Peculiar Allure Hell's Kitchen is Hot

"We’ve lived in this neighborhood for 17 years," says Bob Berkow, a Clinton resident and co-op owner at the 48-unit Piano Factory at 454 West 46th Street. The Piano Factory was originally built as Wessell, Nickel & Gross Company in 1888, a manufacturing site for the interior components of pianos. Construction was in the style of a New England mill building with an inner courtyard accessed through a Romanesque revival arch. Converted to co-ops in 1980, the courtyard is now used for barbeques and parties by residents and children play outside during the warm months. "It’s the kind of place," says Berkow, "where I can attach a hose to our building and wash the car in shorts or jeans without feeling out of place."

This cozy ambience is described over and over by various residents and real estate brokers in the area. "It’s a great neighborhood," says Robert Clepper, an associate broker with William B. May, who has sold apartments in Hell’s Kitchen for ten years. "People used to choose Clinton for its value," he says. "Now, it’s become a primary choice for people."

Berkow would agree. "We moved here because it was convenient to get to Midtown, had great transportation, was relatively inexpensive, culturally and economically diverse and had an informal feel. The neighborhood has not changed so much that it has lost its original attraction to us, yet is a more interesting place to live. Hell’s Kitchen still has the sense of the old neighborhood in terms of houses, stores and a wonderful street life."

The Evolution of a Name

Life on the streets of Clinton, or Hell’s Kitchen as it was known until 1959–and is the preferred name of the residents–has always been colorful. The boundaries of the area are roughly 30th to 59th Streets west of Eighth Avenue to the Hudson River. The early settlers to the area farmed the land until the construction of a railroad station at 30th Street and Eleventh Avenue in 1851. Soon afterwards, factories, warehouses, lumberyards and tenements sprinkled the area. The population was largely immigrant; people looking for and able to find work nearby. In 1876, an elevated railroad was built along Ninth Avenue and the neighborhood, nicknamed "Hell’s Kitchen" became known for its rough and tough gangs. Rumors about the name run from two policemen during the Civil War naming the district Hell’s Kitchen after a particularly gruesome day dealing with hoodlums, to taking the name from a gang called "The Hell’s Kitchen Gang," to the gritty community being named after a similarly course area in London. The Italian Mafia had a presence on the streets during the Prohibition Era. Both the ballet Slaughter on Tenth Avenue and the musical play and movie West Side Story are situated in Hell’s Kitchen.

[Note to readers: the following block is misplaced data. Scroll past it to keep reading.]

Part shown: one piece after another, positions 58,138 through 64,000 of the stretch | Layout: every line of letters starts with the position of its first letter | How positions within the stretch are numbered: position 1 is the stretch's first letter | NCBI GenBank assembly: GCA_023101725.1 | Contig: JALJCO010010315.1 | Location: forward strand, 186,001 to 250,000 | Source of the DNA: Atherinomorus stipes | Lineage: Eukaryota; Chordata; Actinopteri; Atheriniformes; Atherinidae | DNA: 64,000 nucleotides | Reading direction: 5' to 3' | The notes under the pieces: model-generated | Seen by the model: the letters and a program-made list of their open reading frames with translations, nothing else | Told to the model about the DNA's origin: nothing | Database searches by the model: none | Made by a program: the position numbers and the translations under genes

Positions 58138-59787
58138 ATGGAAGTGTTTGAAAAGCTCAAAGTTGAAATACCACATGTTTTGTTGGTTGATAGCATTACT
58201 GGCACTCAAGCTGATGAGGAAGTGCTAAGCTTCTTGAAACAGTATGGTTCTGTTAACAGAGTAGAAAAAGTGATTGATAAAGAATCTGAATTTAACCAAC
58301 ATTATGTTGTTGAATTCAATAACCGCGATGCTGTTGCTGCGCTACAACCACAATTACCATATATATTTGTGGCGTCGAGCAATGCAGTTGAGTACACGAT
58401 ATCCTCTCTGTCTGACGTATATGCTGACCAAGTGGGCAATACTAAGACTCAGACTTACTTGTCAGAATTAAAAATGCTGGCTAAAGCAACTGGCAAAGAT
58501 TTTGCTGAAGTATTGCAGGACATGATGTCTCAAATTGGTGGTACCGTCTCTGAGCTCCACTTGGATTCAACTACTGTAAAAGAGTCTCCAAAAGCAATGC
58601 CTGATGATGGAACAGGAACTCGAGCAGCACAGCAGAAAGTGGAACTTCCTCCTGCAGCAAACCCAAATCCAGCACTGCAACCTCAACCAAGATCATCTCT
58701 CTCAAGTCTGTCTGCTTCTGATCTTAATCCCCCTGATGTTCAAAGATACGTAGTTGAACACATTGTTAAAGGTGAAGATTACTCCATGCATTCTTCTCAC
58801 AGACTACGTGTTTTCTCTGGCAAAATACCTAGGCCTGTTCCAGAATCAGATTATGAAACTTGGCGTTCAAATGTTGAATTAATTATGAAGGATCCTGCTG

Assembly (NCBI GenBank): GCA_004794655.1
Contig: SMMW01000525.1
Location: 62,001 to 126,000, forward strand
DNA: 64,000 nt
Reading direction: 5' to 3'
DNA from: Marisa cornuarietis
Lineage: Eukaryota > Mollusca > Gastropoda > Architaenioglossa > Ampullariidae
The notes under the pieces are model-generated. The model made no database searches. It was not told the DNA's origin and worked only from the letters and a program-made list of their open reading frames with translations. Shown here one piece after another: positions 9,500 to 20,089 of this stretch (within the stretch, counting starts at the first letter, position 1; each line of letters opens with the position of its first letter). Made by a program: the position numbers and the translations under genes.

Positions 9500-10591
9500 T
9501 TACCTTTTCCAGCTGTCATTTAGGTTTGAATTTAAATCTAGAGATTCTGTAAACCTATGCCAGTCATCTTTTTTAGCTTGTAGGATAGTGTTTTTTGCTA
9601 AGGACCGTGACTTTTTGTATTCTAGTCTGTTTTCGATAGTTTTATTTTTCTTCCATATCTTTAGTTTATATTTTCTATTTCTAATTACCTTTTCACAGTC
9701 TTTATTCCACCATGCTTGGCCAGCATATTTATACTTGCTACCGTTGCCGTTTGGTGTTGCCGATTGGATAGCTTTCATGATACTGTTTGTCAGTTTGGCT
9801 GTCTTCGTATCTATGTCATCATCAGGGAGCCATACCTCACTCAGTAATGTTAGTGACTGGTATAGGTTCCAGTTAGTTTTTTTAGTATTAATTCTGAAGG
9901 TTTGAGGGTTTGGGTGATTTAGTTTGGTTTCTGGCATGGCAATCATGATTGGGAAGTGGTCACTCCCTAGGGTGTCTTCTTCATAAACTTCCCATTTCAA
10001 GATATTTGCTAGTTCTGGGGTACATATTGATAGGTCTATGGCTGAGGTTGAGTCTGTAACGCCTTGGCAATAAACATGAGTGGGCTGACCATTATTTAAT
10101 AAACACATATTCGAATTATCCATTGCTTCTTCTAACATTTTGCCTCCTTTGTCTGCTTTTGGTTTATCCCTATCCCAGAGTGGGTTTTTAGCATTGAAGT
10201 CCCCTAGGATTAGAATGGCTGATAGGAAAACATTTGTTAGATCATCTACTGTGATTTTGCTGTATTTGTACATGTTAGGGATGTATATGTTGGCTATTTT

By 1959, after the death of two youngsters in gang wars, the area was re-named "Clinton" after DeWitt Clinton, the governor of New York from 1817 to 1823, as a public relations tact to disassociate the neighborhood from the negative connotations of "Hell’s Kitchen." Most area residents prefer the old name; as Harriet Joynes, a resident at The Westmore, a 170-unit co-op at 333 West 57th Street remarks, "Hell’s Kitchen is definitely a sexier name than Clinton!" Real estate brokers tend to label the area Clinton instead, although Clepper thinks that "Hell’s Kitchen is a just a delightful" moniker.

Housing Haven

"West 55th Street between Eighth and Ninth Avenues has always been known as the most wonderful block in Clinton," says Adele Brechner, a vice president at Douglas Elliman. Brechner says that a West 55th Street two-bedroom, two-bath co-op she sold in 1996 for $130,000 would "now go easily in the $400,000’s." A one-bedroom in the same building sold for $112,000 in 1996 and recently sold for over $300,000.

"The things that interest me most are the smaller buildings that have become little jewels in the area," says Brechner. Two of her clients, Stephen Plescia and Keith Muller, moved into the 55-unit Sherwood, a co-op at 340 West 55th Street five years ago. Muller is on the board. The duo chose Hell’s Kitchen because they said it fit their life. "We said no to Chelsea, the Village and the Upper West Side." As a couple, Plescia says, "we are very comfortable as this is a gay-friendly community."

In response to renewed interest in the district, a few developments are on the rise: The Foundry, a 222-unit two-building rental project at 505 West 54th Street and 510 West 55th Street on Tenth Avenue; The New Gotham, a 375-unit rental project at 520 West 43rd Street; and the two-tower, 921-unit River Place on 42nd Street and Twelfth Avenue.